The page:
Kohomba Kankariya, which originated in the Kandy region of Sri Lanka before the fifth century, is at the risk of disappearing.
Deep in the forest on the outskirts of Kandy, one of the largest cities in Sri Lanka, drumbeats echo through the trees in the early morning just as they have for centuries. The beats come from the home of Sumanaveera Guruunnanse and Samaraveera Guruunnanse, known as the Thiththapajjala brothers, who practice the traditional and elaborate Kandyan dance ritual known as Kohomba Kankariya.
Kandyan dance infiltrates all parts of Sri Lankan life—it is taught in classrooms as part of standard curriculum, practiced in dance schools throughout the country, performed during weddings as well as religious and secular rituals. In recent years, the dance has also become commercialized, with a number of performances at a number of venues frequented by tourists. But Kohomba Kankariya, which originated in the region and predates Buddhism (which dates back to 5th century BCE), is at the risk of disappearing.
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The dance form that exists today is a modern creation born from original elements of the dance which became simplified in the early to mid-twentieth century. Only certain sequences of the Kohomba Kankariya are taught in schools or performed on stage today, losing the essence and original intent of the art.
It’s traditionally a healing dance ritual, but today is performed to bring peace and bountifulness, often as all-night events that typically begin in the evening and last until dawn. Despite their dedication, most of the modern dancers have day jobs, are homemakers, or university students, and adopt dancing only as a hobby.
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The Thiththapajjala brothers are descendants of more than seven generations of master dancers and drummers. These masters have dedicated their lifetime to their craft and pass on sacred knowledge of the art to their sons. A dancer will tell you he first learned the rhythms of drum and dance in the womb and then spends years in highly personalized training to earn the right to wear the ves costume and become a true master, a symbol of a dancer’s skill and status as a performer.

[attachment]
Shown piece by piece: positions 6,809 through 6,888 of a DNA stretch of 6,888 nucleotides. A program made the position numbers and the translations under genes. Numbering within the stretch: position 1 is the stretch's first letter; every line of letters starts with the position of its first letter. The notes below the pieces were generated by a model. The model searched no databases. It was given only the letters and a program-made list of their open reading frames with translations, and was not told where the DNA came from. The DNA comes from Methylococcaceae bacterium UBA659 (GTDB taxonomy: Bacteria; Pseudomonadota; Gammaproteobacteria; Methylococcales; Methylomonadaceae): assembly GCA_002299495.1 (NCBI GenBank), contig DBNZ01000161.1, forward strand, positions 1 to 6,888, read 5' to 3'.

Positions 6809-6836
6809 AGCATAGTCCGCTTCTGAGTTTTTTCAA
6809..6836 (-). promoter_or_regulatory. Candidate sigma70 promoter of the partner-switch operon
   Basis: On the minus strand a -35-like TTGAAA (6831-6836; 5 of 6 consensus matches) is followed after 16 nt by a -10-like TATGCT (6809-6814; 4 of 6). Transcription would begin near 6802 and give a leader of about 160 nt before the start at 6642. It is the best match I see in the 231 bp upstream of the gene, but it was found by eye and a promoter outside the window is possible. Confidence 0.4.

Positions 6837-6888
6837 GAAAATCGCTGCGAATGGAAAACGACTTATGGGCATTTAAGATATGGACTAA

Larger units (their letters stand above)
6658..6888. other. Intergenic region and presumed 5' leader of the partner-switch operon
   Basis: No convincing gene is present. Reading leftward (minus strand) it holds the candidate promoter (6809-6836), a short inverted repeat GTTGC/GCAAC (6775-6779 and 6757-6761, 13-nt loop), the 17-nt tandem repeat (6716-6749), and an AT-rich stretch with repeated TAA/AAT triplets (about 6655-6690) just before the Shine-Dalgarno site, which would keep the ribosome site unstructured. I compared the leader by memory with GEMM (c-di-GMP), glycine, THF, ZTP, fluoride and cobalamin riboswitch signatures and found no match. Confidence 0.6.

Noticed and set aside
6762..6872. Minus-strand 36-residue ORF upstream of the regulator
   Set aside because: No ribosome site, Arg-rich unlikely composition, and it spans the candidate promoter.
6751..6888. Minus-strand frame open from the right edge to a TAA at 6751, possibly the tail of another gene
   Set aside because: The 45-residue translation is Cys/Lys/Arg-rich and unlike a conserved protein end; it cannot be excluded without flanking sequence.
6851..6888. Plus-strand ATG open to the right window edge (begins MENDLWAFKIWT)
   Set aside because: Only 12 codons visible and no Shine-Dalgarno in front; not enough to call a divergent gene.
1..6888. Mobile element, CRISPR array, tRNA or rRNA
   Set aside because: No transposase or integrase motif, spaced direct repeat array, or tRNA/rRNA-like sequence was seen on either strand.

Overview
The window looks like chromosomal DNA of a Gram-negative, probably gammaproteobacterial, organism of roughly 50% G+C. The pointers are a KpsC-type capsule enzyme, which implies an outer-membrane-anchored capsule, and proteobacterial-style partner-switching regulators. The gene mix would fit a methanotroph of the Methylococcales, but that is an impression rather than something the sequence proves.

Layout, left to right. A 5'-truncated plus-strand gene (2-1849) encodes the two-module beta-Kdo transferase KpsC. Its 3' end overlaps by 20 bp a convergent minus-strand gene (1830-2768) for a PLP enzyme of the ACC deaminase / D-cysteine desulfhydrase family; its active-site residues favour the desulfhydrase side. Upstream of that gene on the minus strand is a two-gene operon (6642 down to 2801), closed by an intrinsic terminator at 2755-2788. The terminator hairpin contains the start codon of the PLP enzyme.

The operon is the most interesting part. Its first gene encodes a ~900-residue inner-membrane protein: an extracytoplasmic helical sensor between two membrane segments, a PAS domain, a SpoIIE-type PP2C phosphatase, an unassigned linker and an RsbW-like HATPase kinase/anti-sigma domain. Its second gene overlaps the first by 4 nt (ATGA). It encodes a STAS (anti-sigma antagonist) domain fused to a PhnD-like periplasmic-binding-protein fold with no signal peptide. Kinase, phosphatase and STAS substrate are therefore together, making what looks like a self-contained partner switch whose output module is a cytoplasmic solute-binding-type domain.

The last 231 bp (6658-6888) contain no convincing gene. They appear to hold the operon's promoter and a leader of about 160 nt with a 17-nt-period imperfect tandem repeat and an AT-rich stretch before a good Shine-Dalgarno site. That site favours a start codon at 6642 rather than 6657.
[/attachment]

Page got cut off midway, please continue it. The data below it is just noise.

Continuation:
Fewer and fewer men pursue the family tradition and opt to take up professions that offer a better chance at supporting their families. For nearly a century, the family has been teaching weekly classes to 400 students who get to learn the traditional Kandyan dance from the experts—free of charge. The Thiththapajjala brothers say they bear the responsibility to uphold ancestral traditions, and teach kankariya to their sons.
Sumanaveera Guruunnanse’s two eldest sons, Madhawa and Muditha, plan to continue learning the dance, but only for a limited time. They will eventually return to their day jobs as an Ayurvedic doctor and an engineer. Pabasara, now 17, is the youngest son in the Thiththapajjala family and will dedicate his life to the art of the dance and drum, with his two cousins by his side. Together, they represent the next generation of dancers and the ones who are being tasked with upholding the legacy of their forefathers.
But no one really knows how long they can sustain the dance, especially if one day one of the three young men decide to attend university or pursue alternate careers.